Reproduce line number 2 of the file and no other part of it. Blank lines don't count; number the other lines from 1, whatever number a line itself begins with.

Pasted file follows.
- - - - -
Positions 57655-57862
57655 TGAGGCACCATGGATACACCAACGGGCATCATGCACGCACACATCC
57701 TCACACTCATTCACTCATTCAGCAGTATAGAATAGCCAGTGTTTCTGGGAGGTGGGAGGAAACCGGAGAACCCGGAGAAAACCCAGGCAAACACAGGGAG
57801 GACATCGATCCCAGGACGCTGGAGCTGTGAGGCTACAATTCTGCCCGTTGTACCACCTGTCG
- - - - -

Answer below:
57655 TGAGGCACCATGGATACACCAACGGGCATCATGCACGCACACATCC